Benediction

Something comes from nothing.

Like the miracle of Moses parting the Red Sea, Rex unexpectedly offers four days of Jeb time and suddenly I’m a woman in an empty house with open passage.  My to-do’s get checked and crossed.  Mornings are spent in my turquoise kimono with golden sun and extra time for words.  I spend my evenings at the River House with long-time friends and belly laughs.

We make our way into the Village where the sleek restaurant/bar pulses hip, downtempo beats over bodies milling in black.  I see humans hoping for minor blessings.  Servers ready to go home, hopeful for big tips.  The guys at the bar scanning, wondering if they’ll see a new face in this small town.

A local divorcee faces a woman squarely, four knees barely touching.  The hand with his tattooed wedding ring will reach to brush her in a gesture.  He’s eager with the prospect of leaving the past behind.  His hands planting themselves upon her with more certainty as their glasses empty.  Patrons smile approvingly, they know everyone needs love.  We all seek saving graces.

courtesy of Wikipedia

I drive myself home and ponder the inexplicable.   The sun miracle at Fatima.  1917 in Portugal and thousands of people brought to their knees as the earth’s central star danced the sky with multi-colored hues.  Their bodies blazed in penetrating heat.  The multitudes were pressed to the deepest humbling, at the mercy of the cosmos.  They crossed themselves and readied for certain death – this was the end of the world, for sure.  And then, just as suddenly, the afterglow of stillness.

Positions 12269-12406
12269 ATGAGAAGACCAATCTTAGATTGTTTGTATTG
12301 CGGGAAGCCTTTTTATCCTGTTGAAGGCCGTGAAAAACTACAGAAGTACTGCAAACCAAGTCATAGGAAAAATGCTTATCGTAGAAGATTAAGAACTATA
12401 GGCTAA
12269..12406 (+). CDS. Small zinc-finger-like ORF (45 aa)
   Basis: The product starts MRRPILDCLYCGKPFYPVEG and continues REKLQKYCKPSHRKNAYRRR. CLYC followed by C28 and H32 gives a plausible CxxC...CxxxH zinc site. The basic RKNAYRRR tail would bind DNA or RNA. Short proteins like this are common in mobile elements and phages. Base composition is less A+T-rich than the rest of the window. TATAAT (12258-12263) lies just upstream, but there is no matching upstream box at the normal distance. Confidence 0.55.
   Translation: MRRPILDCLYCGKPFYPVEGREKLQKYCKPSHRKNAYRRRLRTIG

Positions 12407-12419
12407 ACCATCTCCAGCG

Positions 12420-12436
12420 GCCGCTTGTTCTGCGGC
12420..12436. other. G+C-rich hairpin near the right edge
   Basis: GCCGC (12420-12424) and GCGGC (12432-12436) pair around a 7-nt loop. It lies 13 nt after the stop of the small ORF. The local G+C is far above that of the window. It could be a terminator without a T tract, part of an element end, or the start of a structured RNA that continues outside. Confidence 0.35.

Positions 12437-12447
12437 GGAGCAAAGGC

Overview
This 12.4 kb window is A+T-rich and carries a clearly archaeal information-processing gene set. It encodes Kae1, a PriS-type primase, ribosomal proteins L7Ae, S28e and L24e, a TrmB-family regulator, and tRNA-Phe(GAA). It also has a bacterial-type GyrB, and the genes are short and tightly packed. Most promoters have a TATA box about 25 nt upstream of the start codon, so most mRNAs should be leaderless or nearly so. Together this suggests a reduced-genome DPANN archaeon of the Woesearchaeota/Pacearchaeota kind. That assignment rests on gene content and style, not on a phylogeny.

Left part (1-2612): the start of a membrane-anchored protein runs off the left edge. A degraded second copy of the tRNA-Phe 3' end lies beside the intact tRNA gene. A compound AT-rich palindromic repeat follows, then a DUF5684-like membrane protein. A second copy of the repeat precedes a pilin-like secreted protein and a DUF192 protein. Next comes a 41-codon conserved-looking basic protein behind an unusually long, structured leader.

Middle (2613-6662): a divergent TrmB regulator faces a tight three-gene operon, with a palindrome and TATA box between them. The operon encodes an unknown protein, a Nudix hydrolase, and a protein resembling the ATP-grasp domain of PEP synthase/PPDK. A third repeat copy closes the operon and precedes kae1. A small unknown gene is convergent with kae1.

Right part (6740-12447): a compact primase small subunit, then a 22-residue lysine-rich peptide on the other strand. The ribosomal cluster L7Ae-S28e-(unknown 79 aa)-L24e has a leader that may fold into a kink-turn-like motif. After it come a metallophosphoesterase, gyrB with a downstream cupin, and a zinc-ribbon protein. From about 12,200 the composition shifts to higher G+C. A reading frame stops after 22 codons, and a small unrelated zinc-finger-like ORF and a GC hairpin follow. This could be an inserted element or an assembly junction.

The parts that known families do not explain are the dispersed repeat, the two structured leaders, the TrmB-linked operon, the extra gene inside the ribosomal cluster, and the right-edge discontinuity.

The sun hung, just like it always had and they were left to mingle amongst each other, reverberating in phenomena they could not fathom.

As I steer myself to my abode, I sing off-key and loud with Julian Velard‘s Bjork cover tune.  My low-lit house greets me, where I’ll leave the dishes in the sink for another day.  It’s time to rest in open spaces.  Slip beneath soft sheets.  There’s no fanfare here.  No walking on water.  But divinity is present.  I feel the miracle of the greatest something in this nothingness.

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